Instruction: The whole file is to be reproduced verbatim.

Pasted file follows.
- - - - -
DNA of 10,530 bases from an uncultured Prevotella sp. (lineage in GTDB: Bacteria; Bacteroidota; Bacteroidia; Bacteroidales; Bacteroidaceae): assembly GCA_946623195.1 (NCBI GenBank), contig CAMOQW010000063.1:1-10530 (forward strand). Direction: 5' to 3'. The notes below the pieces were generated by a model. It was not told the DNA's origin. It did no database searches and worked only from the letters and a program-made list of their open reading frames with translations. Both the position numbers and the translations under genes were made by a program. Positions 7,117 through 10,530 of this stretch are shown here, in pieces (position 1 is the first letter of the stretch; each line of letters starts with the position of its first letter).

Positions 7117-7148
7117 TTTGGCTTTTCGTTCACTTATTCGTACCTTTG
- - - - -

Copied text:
DNA of 10,530 bases from an uncultured Prevotella sp. (lineage in GTDB: Bacteria; Bacteroidota; Bacteroidia; Bacteroidales; Bacteroidaceae): assembly GCA_946623195.1 (NCBI GenBank), contig CAMOQW010000063.1:1-10530 (forward strand). Direction: 5' to 3'. The notes below the pieces were generated by a model. It was not told the DNA's origin. It did no database searches and worked only from the letters and a program-made list of their open reading frames with translations. Both the position numbers and the translations under genes were made by a program. Positions 7,117 through 10,530 of this stretch are shown here, in pieces (position 1 is the first letter of the stretch; each line of letters starts with the position of its first letter).

Positions 7117-7148
7117 TTTGGCTTTTCGTTCACTTATTCGTACCTTTG